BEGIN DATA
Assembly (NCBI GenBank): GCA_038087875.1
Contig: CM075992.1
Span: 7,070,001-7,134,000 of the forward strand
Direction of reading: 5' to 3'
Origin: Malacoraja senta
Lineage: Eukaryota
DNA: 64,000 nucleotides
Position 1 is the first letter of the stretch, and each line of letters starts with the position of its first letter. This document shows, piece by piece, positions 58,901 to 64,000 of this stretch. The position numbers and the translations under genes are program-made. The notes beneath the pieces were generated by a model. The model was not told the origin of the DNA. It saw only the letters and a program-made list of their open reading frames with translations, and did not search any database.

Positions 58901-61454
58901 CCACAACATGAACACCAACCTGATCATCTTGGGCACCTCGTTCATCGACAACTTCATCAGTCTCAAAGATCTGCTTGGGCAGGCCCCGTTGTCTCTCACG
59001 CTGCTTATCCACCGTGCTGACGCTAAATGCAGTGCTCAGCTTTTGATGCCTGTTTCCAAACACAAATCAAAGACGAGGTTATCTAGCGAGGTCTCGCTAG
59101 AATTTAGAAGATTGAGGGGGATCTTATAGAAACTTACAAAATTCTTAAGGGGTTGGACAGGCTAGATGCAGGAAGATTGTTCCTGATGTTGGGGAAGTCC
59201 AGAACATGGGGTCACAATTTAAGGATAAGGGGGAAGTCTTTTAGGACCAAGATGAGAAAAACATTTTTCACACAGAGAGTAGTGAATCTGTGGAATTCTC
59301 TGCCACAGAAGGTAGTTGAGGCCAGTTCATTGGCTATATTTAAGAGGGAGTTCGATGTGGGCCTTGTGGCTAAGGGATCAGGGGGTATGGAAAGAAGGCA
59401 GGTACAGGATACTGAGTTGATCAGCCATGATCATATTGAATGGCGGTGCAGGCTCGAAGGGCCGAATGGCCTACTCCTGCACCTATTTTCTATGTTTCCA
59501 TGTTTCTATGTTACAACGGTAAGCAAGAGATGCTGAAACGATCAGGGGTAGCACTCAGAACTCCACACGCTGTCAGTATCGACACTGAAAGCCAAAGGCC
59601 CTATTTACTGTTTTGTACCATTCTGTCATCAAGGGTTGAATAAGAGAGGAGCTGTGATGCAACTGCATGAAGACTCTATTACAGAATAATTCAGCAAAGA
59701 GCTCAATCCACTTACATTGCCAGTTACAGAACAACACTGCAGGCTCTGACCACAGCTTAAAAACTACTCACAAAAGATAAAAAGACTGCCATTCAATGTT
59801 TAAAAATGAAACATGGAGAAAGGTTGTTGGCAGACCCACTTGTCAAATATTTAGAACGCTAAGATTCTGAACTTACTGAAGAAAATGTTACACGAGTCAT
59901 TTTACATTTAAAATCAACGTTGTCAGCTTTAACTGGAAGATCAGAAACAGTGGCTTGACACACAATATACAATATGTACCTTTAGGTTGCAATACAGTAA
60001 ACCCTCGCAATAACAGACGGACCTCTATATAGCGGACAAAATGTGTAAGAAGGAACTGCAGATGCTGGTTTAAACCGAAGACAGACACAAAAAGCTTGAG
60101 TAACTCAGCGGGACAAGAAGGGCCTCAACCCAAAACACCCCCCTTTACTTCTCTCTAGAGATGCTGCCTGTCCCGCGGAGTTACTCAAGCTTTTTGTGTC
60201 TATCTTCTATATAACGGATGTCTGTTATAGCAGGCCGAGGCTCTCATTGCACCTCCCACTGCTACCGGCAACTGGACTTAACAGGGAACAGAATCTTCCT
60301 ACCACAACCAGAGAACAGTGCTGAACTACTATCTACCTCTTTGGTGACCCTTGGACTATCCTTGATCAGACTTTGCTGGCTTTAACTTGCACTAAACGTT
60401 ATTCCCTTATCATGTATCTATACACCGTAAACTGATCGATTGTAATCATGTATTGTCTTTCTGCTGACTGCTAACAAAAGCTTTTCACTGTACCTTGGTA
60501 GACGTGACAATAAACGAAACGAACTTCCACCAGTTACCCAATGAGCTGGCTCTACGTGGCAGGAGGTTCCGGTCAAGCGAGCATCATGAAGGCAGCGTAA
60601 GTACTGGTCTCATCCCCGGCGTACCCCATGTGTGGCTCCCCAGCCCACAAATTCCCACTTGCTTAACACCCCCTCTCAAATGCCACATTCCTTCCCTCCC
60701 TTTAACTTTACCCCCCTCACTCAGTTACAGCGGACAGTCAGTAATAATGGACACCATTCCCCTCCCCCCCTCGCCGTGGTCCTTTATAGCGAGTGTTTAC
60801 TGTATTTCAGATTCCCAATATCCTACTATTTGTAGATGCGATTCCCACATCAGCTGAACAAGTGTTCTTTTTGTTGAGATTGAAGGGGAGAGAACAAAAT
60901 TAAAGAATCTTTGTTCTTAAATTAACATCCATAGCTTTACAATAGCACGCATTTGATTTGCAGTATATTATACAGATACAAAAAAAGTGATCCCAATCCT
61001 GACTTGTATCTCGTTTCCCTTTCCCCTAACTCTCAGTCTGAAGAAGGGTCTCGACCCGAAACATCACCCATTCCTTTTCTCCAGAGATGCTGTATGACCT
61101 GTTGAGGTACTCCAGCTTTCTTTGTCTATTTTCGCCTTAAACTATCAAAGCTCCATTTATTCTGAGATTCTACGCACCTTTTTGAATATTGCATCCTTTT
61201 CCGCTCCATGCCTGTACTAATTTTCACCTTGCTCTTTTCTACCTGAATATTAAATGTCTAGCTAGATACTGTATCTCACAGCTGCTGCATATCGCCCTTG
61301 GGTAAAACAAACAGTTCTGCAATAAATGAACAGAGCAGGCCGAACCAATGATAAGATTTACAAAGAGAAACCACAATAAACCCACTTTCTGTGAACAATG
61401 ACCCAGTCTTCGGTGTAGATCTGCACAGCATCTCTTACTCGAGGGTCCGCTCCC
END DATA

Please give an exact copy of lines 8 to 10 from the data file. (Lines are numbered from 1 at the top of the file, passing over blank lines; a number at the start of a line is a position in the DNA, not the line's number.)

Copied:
Position 1 is the first letter of the stretch, and each line of letters starts with the position of its first letter. This document shows, piece by piece, positions 58,901 to 64,000 of this stretch. The position numbers and the translations under genes are program-made. The notes beneath the pieces were generated by a model. The model was not told the origin of the DNA. It saw only the letters and a program-made list of their open reading frames with translations, and did not search any database.

Positions 58901-61454
58901 CCACAACATGAACACCAACCTGATCATCTTGGGCACCTCGTTCATCGACAACTTCATCAGTCTCAAAGATCTGCTTGGGCAGGCCCCGTTGTCTCTCACG